Today I’m going to talk about “broscience”. For all of you who don’t know what this term means, this article is going to fully explain it, and why I dislike some fitness facts and knowledge that goes around.
What is broscience?
In the fitness world, broscience is known as the passing off of bodybuilding and fitness knowledge of personal years of trials, experiments, and errors as real facts. This is usually passed down by guys who know what to do to build their own great body, but tend to have a lacking knowledge when it comes to the proven science behind working out and nutrition. Though there is nothing wrong with giving out friendly advice to someone who is just starting out and uneducated, I find that most advice that guys give are biased and this is what leads to passing around of information that is often incorrect. In the gym, jacked dudes are more credible than scientific research. Now it’s important to note that not all broscience is wrong. The guys that give out the facts are genuinely trying to help.
But the personal facts that muscular guys (who don’t necessarily have the scientific knowledge) give out, is giving newbies the impression that proven scientific research is wrong.
For example: scientific research has proven that you DO NOT need to consume 5-6 meals a day to build muscle and to prevent your body from entering a muscle break down state. What a “jacked” guy still believes and passes on to newbies is that you need to constantly eat every 2-3 hours to build muscle, because the body will start breaking down it’s muscles for energy if you don’t. The kid then goes and passes this knowledge to others and neglects someone who tells them that they don’t need to eat as frequently. Click here to read about post work out nutrition.
Do you understand what I’m trying to get at now?
The reason I am writing up this article is that “broscience” and what may work best for you, may not work well for the person that you’re giving out advice to. I was in the gym the other day and I was doing heavy barbell shrugs (3 sets of 8) and this guy out of nowhere chimes in after my set saying that traps and calves are best worked with higher rep ranges, anywhere between 15 to 20 reps.
But this is the kind of thing that I’m talking about. He was saying that as if it were a universal true fact. Higher reps may have worked for him and might have enabled him to build slabs of muscle, but everybody’s body reacts differently to exercise. Some people respond better with higher rep ranges, some with lower rep ranges, some using techniques like rest-pause, etc. My traps happen to respond better with heavier weights and a medium rep range between 7-10 reps. The point is, you should not pass down your own knowledge as real facts. What if I were to take his advice and perform 15-20 reps for months with minimal or no growth because my body happens to respond better with lower reps?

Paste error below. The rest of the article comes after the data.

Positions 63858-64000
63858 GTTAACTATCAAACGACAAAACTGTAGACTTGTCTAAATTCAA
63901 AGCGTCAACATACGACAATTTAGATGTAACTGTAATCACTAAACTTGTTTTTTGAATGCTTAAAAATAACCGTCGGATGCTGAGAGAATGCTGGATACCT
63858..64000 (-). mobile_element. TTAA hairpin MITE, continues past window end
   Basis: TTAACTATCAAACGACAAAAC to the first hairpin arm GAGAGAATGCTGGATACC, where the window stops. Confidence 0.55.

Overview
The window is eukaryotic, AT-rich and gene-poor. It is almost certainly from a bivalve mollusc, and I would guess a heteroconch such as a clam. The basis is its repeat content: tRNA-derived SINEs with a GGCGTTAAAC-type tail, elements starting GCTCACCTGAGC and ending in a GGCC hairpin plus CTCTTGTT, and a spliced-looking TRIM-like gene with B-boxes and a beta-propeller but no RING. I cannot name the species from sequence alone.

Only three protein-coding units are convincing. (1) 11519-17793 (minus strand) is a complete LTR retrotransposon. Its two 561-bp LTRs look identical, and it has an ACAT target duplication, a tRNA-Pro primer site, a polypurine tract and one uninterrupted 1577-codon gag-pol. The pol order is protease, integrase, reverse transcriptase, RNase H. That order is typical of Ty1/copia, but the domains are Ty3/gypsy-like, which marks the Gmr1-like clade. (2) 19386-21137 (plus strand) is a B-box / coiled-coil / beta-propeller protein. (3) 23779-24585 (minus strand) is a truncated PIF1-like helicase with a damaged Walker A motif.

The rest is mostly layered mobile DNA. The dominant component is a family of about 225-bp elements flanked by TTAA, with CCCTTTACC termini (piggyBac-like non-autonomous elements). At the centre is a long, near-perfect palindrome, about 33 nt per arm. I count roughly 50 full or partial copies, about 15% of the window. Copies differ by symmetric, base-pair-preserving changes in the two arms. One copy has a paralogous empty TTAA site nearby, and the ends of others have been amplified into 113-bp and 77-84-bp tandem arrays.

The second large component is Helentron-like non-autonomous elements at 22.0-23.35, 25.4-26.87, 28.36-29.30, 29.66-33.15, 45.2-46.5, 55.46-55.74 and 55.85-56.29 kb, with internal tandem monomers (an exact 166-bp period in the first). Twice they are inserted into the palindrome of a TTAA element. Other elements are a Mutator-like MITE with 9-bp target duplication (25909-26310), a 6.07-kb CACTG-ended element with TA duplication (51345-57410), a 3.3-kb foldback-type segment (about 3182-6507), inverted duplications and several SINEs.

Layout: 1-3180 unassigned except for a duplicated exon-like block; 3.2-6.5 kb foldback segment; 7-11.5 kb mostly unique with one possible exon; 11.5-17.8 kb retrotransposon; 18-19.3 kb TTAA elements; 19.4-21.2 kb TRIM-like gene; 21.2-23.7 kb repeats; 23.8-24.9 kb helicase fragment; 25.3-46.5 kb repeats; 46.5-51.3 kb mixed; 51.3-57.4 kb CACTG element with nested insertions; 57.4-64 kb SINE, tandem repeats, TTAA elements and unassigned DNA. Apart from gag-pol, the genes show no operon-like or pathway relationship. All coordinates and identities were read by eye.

I don’t want to feel like I’m putting down broscience, because it’ s not all bad. There are also many people who study nutrition and text books, that have gained the scientific knowledge from hours of reading and don’t know what it’s like to actually do the stuff that the gym guys talk about. What I’m trying to say is that: you can study and read about squats all you want, but it’s another thing to actually do it and see what it’s like first hand especially since everyone’s body is different and unique.
If you are in the fitness world and are a newbie, it’s very important to do your own research and not solely go on someone else’s information that they provide because they are bigger, or have a physique that you’re trying to achieve. If you want to build a great body, you need to study and learn the basics of nutrition and exercise and then experiment and find out what works best for you. Building a great physique is ultimately trial and error. After a while of knowing what works for you and what doesn’t, you will be able to lose fat effectively and build muscle much quicker than the average Joe who only goes by opinions of others. See you in the next article.